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April 19, 2018

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Gigafactory opening shows ‘Tesla effect’ taking shape


Rich Pedroncelli / AP

Elon Musk, CEO of Tesla Motors discusses the company’s new Gigafactory Tuesday, July 26, 2016, in Sparks.

Tesla Factory Sneak Peek

Tesla CEO Elon Musk discusses the company's new Gigafactory Tuesday, July 26, 2016, in Sparks. It's Tesla Motors biggest bet yet: a massive, $5 billion factory in the Nevada desert that could almost double the world's production of lithium-ion batteries by 2018. Launch slideshow »

At a meeting last week, Gov. Brian Sandoval was beaming. A state economic development board was about to approve tax incentives for automotive supplier Valeo North America Inc., a company that is planning to co-locate at Tesla’s massive $5 billion plant to help manufacture a battery cooling system.

“This is what we talked about when we had the Tesla project,” the governor said. “It wasn’t just about Tesla. It was about the other companies that are part of that process. And without that, you would not have likely otherwise …” An executive from Valeo cut him off mid-sentence with an affirmation.

“That’s correct,” the Valeo executive said.

Tesla, the ambitious electric carmaker helmed by Elon Musk, broke ground on its 3,200-acre site at the Tahoe-Reno Industrial Park at the end of June 2014. Like the company, the project is ambitious. Once complete, it is expected to cover 5.8 million square feet, giving it a footprint equal to about 107 football fields. Several states wanted it in their backyards, but Tesla ultimately chose Nevada, in part because legislators had approved tax breaks and incentives worth an estimated $1.3 billion over 20 years.

Until this week, when the company escorted reporters around the sliver of the factory that has been constructed, it had largely remained quiet about its progress. Later today, Tesla will lift the lid even further at an official opening. Tesla, whose factory is about 14 percent complete, has hurried construction so that it can start producing battery cells later this year to meet demand for its mass-market sedan launching in 2017.

“I find this to be quite romantic,” Musk said of the site this week. “It feels like the Wild West.”

The goal of the Gigafactory is to reduce Tesla’s costs for lithium-ion batteries. It could be key in the future of a Tesla reliant on batteries for vehicles and for its Powerwall, a device that can store backup energy or solar power. It could also be key to the region’s economic development, state officials argue.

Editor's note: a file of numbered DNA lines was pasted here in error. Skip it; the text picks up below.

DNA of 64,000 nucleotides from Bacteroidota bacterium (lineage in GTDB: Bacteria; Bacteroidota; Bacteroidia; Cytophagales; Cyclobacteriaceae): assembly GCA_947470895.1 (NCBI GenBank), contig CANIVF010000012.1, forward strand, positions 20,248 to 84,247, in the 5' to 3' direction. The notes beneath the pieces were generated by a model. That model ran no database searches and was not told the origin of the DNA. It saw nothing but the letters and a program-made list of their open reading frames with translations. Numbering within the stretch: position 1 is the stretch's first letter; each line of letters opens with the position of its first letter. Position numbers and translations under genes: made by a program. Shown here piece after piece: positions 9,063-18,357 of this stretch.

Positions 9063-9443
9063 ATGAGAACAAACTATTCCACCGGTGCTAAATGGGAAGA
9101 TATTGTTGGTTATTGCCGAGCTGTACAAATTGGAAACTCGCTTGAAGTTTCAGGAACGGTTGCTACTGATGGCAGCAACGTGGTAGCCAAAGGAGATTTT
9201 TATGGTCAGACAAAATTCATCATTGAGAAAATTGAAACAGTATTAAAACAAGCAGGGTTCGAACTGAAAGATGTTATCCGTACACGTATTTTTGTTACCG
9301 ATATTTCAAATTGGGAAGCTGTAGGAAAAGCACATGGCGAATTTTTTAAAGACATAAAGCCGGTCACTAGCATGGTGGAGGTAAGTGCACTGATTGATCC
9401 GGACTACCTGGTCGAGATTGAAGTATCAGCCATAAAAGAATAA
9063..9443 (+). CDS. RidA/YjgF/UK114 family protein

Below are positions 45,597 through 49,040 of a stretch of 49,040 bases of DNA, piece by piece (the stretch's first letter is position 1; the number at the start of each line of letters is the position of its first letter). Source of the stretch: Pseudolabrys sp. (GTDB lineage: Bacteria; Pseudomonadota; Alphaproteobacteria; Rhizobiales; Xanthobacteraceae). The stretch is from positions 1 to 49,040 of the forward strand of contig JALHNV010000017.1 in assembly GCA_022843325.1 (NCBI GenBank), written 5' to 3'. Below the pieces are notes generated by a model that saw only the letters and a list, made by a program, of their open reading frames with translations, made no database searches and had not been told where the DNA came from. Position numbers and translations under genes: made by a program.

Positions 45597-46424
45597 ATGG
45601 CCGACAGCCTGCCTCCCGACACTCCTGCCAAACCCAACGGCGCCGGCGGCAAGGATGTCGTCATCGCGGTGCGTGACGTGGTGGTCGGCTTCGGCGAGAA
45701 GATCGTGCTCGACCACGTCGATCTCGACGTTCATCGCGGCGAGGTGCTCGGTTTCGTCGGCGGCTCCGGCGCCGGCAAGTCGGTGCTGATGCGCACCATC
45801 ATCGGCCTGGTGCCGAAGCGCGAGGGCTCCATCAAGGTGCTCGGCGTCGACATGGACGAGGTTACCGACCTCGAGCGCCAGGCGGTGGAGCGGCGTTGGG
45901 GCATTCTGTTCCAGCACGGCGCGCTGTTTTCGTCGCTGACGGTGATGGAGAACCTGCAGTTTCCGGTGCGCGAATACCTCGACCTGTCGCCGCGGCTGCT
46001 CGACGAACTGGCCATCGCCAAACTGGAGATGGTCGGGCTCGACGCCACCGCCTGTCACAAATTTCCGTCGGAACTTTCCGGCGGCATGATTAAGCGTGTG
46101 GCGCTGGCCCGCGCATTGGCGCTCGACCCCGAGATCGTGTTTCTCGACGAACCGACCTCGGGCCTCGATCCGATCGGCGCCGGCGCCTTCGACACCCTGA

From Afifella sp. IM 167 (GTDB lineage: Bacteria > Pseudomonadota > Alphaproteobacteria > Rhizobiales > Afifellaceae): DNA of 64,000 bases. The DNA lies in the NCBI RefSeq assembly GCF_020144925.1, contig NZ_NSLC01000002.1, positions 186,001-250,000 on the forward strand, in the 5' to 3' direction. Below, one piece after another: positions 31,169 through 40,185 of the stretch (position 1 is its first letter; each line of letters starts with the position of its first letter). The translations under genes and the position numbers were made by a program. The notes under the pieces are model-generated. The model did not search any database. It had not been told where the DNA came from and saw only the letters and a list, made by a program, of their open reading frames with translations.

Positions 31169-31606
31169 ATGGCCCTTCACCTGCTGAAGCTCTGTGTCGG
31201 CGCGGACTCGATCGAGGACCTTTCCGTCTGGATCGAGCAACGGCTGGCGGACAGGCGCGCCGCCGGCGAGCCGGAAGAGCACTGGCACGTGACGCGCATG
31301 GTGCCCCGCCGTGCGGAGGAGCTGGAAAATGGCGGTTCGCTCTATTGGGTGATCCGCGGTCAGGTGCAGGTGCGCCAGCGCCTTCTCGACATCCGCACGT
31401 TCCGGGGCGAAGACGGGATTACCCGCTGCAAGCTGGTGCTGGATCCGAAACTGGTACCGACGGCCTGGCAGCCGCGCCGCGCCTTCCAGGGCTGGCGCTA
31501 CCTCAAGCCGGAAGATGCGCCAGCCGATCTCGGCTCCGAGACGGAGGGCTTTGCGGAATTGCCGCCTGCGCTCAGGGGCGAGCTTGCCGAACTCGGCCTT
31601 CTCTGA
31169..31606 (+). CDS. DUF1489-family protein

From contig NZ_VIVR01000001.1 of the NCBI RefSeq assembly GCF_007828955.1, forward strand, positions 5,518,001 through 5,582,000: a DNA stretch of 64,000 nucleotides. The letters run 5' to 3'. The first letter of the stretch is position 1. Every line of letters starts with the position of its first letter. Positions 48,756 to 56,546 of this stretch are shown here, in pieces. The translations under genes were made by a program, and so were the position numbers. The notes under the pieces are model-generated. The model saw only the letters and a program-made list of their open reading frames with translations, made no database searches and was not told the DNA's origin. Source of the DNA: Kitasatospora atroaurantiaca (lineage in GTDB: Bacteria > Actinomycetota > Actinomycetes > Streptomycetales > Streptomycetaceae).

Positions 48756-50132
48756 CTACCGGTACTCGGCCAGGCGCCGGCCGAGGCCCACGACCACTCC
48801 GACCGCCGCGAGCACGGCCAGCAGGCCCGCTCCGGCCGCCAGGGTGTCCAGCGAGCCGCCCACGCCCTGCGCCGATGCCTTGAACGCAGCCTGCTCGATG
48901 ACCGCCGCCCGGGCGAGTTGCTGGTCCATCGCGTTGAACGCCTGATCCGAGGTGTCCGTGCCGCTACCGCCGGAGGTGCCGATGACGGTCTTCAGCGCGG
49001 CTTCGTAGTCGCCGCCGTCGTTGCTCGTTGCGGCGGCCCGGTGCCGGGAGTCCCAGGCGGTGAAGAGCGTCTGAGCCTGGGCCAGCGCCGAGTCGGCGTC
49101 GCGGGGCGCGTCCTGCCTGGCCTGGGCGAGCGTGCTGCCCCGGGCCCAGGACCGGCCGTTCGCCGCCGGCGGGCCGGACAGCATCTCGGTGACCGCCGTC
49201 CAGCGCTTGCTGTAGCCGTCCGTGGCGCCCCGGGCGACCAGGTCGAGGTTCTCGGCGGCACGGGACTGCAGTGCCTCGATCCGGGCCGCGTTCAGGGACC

Two years later, the Tesla deal is not without some critics, who continue to argue the company should pay more taxes, and others frustrated with auditing issues. But economic development officials rebut those claims, arguing that the economic impact is well worth any costs. The Gigafactory, they argue, has brought jobs and companies to the state in addition to boosting the regional economy around the plant.

A recruitment tool

To date, Valeo is the first supplier to set up a location in Nevada because of the Tesla project (though one exception might be Panasonic, which has invested millions in the Gigafactory as Tesla’s partner).

But the state is expecting more to come. Steve Hill, who directs the Governor’s Office of Economic Development, said Nevada officials working with several similar companies and expect about a dozen companies to eventually be on site at the Tesla Gigafactory. Apart from suppliers, Hill said Tesla has been “very helpful” in luring other companies, including carmaker Faraday Future, to Southern Nevada.

“It’s caused Nevada to be front and center in a lot of national and international conversations,” he said.

This has been especially true in Reno and the surrounding region. Mike Kazmierski, who runs the ‎Economic Development Authority of Western Nevada, said the Tesla Gigafactory helped prospective businesses see the area as a business community, rather than a gaming town or a miniature Las Vegas.

He said the region is seeing more demand from several industries, including advanced manufacturing.